Malcolm Gladwell says you can’t understand Bill Gates success without understanding his fortunate personal context: he grew up in good family, went to a private school equipped with a computer lab, and befriended Paul Allan. But you can’t understand Gladwell unless you know his context. Gladwell belongs to Baby Boomer, the generation learned from childhood to overrate the power of chance and underrate the importance of planning. Gladwell appears to be a contrarian critique of the myth of the self-made businessman, but actually his own account encapsulates the conventional view of a generation.

The return of design

What would it mean to prioritize design over chance? Today, “good design” is an esthetic imperative. It’s true that every great entrepreneur is first and foremost a designer. However, the greatest thing Steve Jobs designed wasn’t the iDevice, but the Apple’s business. Apple imagined and executed definte multi-year plans to create new products and distribute them effectively. When the first iPod was released in Oct. 2001, industry analyst couldn’t see much more than “a nice feature for Macintosh user”. They didn’t see Jobs’ plan to create a new generation of portable post-PC devices. That secret is invisible to most people.

The power of planning explains the difficulty of valuing private companies. When a big company makes an offer to acquire a successful startup, it almost always offer too much or too little: founders only sell when they have no more concrete visions for the company, in which case the acquirer overpaid; definite founders with robust plans don’t sell, which means the price wasn’t high enough. When Yahoo! offered to buy Facebook for $1 billion in July 2006, I thought we should at least consider it. But Mark Zuckerberg walked into the board meeting and said he wouldn’t sell it. Mark saw where he could take the company, and Yahoo! didn’t.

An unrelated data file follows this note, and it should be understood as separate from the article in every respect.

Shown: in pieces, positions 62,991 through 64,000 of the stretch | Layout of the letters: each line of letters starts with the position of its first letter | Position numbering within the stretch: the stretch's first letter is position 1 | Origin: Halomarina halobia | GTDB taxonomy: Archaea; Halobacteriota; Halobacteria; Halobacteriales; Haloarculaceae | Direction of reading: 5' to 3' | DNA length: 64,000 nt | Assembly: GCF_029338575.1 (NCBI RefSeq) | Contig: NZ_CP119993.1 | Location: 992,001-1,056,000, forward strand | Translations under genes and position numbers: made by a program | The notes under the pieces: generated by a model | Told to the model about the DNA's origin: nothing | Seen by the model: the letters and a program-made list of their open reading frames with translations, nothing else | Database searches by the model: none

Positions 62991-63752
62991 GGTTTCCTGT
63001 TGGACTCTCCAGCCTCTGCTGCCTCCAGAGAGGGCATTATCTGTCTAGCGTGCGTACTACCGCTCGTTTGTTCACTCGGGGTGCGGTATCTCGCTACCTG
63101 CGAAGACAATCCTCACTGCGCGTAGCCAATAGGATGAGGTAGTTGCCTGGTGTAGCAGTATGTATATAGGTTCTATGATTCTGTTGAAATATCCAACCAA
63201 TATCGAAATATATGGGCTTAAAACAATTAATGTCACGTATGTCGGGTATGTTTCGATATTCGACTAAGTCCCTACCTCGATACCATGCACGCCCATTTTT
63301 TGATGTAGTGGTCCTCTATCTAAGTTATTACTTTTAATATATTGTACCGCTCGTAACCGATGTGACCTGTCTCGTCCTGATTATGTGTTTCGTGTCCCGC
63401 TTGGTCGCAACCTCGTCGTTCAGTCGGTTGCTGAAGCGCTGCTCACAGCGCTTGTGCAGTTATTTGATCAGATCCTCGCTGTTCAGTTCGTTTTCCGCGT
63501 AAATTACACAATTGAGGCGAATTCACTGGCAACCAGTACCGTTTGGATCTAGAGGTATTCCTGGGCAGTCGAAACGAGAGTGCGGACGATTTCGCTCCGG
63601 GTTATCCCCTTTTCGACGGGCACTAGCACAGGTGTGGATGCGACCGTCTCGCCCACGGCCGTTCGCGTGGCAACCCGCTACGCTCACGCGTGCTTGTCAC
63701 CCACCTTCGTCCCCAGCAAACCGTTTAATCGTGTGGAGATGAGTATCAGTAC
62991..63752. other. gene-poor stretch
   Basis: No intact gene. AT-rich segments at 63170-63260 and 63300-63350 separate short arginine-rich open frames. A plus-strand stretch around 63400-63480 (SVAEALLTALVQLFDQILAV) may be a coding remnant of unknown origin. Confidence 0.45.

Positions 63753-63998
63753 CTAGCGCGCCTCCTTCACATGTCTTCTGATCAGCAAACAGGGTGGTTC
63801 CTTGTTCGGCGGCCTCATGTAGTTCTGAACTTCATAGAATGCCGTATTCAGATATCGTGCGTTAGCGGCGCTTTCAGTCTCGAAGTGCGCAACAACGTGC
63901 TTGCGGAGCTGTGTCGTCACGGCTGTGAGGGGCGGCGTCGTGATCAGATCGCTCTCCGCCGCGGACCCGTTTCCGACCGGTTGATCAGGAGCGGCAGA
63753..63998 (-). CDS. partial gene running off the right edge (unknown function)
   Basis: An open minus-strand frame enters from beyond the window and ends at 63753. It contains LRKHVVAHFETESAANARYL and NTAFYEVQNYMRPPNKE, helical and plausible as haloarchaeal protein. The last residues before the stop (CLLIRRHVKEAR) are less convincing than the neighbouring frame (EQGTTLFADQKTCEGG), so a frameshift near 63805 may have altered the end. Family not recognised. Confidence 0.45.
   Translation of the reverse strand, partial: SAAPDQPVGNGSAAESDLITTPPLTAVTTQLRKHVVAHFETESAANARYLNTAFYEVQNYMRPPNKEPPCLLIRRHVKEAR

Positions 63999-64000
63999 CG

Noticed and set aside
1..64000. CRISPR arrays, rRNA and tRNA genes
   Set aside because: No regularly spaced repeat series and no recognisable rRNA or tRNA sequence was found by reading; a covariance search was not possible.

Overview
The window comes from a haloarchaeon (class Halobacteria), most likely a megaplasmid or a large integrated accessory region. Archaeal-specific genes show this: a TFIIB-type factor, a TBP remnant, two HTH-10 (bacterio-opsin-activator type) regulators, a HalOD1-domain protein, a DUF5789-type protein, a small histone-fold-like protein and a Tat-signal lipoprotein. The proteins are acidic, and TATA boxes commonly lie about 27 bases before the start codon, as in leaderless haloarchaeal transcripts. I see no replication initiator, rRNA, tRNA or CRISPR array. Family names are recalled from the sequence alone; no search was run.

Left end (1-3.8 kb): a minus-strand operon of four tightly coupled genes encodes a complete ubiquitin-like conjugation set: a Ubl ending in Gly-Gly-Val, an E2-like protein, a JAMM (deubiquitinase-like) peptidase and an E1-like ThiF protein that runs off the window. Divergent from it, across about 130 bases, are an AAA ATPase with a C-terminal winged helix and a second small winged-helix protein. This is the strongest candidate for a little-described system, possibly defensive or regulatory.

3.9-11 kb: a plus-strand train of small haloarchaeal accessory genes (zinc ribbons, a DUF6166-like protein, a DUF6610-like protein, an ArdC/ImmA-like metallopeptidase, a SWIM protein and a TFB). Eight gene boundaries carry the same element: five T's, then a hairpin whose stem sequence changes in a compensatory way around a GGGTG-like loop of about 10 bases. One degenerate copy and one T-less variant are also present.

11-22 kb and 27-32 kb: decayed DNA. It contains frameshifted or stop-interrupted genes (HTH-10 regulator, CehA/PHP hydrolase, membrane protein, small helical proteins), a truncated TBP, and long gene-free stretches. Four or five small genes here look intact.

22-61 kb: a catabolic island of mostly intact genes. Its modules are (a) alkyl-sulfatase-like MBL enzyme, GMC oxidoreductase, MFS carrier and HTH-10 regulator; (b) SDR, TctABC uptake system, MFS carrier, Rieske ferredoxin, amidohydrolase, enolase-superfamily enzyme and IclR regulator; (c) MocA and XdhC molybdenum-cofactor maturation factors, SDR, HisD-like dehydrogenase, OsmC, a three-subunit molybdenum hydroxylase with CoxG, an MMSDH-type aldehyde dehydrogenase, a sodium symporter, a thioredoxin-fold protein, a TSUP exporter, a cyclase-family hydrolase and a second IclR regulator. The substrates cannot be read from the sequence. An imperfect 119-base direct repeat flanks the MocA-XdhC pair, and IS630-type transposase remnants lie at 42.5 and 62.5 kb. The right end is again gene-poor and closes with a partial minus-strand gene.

Chapter 7: Follow the Money

Money makes money. Compound interest can be compared to “the eight wonder of the world.” The message is clear: never underestimate exponential growth. This chapter shows how the power law becomes visible when you follow the money: in venture capital, where investors try to profit from exponential growth in early-stage companies, a few companies attain exponentially greater value than all others.

The power law of venture capital

Venture capitalist aim to identify, fund and profit from promising early-stage companies when they become more value and either go public or get bought by a larger company. A venture fund usually has a 10-year lifespan since it takes time for successful companies to grow and “exit”.

Most startup fails, and most funds fail with them. Every VC knows that his task is to find the companies that will succeed. They know companies are different, but they underestimate the degree of difference. The error lies in expecting that venture returns will be normally distributed: that is, bad companies will fail, mediocre ones will stay flat, and good ones will return 2x or even 4x.

However, venture returns don’t follow a normal distribution overall. Rather, they follow a power law: a small handful of companies radically outperform all others. If you focus on diversification instead of single-minded pursuit of the very few companies that can become overwhelmingly valuable, you’ll miss those rare companies in the first place.